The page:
Welcome to the World of Horseracing
Since March 2010, this blog has recommended wagers on 520 individual races on Jump Racing in the UK, resulting in a PROFIT of £1,525.39 on cumulative stakes of £5,726 - equivalent to a Return On Investment of 26.60%.
For the 2016-17 Jumps Season, this blog recorded a LOSS of £40.87
from wagers on 55 individual races (6 winners, 12 placed)
Total Staked = £609.00
Monday, 17 May 2010
Our friends in the South?
Like him or loath him, Gordon Brown’s decision back in 2001 to free betting from tax in this country was a major coup not only for the punters, but for the coffers of the Inland Revenue. It has stimulated the tremendous growth in turnover (and profits) of the betting exchanges and traditional bookmakers who were able (due to their unique position within world sport) to take advantage of the complete lack of gambling opportunities for punters throughout the rest of the world on sport.
I’m surprised that nations haven’t been quicker in closing the tax loopholes afforded by internet gambling. I believe the “leanest” government run tote monopoly is that run by the Hong Kong Jockey Club which strips out 11% of turnover returning 89% of stakes back to the punters. Other nations are not so generous with the pay-back, and I believe some nations retain over 25% of stakes placed. And the tote monopolies exist in the main only on horse-racing and dog-racing – there are few outlets (outside the UK) for gambling on football, tennis, snooker, darts and other international sporting events. Thanks to Gordon Brown, Britain’s tax coffers are boosted by a 15% tax on bookmakers gross profits which must be hugely increased by income from outside the shores of the UK – tax revenue which is being denied to the host nations of those international gamblers.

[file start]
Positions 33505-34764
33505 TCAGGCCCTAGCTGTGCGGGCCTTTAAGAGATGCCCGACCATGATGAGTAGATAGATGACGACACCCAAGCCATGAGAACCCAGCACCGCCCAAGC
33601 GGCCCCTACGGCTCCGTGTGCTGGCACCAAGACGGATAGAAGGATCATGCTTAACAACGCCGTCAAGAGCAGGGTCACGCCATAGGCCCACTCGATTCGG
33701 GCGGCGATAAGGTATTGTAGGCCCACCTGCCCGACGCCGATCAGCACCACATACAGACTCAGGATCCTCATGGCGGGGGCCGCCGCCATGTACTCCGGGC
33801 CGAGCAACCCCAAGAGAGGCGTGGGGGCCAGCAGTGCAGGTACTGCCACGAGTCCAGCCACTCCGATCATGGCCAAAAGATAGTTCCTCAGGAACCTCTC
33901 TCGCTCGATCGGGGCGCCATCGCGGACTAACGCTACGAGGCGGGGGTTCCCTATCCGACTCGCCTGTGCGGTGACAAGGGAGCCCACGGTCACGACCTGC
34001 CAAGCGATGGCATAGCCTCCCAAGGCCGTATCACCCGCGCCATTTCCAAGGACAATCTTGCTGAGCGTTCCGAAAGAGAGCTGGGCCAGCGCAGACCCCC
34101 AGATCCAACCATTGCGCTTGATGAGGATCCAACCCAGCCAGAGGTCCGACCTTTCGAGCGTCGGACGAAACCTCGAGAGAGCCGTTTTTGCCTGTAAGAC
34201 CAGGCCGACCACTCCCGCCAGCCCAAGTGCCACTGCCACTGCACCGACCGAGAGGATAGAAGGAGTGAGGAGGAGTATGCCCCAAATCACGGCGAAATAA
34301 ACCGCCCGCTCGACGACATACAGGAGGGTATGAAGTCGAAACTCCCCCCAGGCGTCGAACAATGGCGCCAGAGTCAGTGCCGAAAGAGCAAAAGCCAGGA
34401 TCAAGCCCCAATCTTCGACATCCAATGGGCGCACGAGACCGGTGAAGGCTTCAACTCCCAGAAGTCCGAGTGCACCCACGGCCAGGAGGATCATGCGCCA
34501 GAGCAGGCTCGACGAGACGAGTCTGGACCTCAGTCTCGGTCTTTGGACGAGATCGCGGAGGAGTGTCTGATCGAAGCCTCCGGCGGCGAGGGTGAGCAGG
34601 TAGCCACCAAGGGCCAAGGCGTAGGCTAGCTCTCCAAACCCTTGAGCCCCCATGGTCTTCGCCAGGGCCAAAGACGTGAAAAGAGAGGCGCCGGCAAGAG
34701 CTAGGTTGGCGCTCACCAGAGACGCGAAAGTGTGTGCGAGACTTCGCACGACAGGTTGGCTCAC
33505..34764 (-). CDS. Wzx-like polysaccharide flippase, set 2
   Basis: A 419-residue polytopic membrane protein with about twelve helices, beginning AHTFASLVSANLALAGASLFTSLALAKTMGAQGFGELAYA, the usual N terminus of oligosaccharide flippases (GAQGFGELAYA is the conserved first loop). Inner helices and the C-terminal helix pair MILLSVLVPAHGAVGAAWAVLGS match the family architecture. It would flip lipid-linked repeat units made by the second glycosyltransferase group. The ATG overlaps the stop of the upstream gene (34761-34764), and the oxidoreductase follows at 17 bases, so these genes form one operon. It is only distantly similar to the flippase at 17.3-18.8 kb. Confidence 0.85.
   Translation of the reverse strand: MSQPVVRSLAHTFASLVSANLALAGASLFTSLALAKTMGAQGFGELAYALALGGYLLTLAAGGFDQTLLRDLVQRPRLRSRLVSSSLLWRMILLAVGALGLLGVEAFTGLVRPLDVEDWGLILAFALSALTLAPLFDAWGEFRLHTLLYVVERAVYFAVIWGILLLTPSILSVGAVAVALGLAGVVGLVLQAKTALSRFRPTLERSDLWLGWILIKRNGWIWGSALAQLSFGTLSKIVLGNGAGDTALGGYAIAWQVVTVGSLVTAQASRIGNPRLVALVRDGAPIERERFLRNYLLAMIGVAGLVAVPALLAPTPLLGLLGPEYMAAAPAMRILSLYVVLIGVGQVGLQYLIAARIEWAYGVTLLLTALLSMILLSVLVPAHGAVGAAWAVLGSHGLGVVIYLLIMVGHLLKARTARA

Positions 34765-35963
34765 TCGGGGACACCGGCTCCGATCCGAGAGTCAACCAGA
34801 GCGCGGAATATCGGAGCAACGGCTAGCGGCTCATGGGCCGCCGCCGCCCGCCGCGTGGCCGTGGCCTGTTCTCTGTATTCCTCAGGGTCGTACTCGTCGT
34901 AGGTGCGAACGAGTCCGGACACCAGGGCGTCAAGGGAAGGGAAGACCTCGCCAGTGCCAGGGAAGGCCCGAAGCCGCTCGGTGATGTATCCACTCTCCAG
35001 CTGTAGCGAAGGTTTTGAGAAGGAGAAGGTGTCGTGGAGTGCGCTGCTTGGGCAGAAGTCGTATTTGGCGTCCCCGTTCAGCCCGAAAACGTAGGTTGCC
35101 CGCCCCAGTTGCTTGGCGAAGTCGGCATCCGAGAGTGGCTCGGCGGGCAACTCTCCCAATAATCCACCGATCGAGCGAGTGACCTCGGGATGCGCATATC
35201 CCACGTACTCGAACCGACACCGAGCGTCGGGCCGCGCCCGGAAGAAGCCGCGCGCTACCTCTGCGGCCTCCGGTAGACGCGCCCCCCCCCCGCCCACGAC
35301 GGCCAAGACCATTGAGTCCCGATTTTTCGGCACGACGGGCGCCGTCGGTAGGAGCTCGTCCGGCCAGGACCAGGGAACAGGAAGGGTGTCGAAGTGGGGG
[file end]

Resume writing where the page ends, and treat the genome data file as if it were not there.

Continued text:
Surely, it cannot be long before other nations in Europe and Asia follow France’s lead. It would also not surprise me to see some form of direct taxation return to gambling in this country. Gambling is a very easy target for a cash-strapped government; it’s not a necessity but is pure luxury, if you can afford to lose it then you can certainly afford to pay tax on it.
Yes, Gordon Brown did us proud back in 2001, and he was ably supported by Robin Cook, the Foreign Secretary, who wrote a racing column for the Glasgow Herald. Are there any supporters of the gambling man in the current government?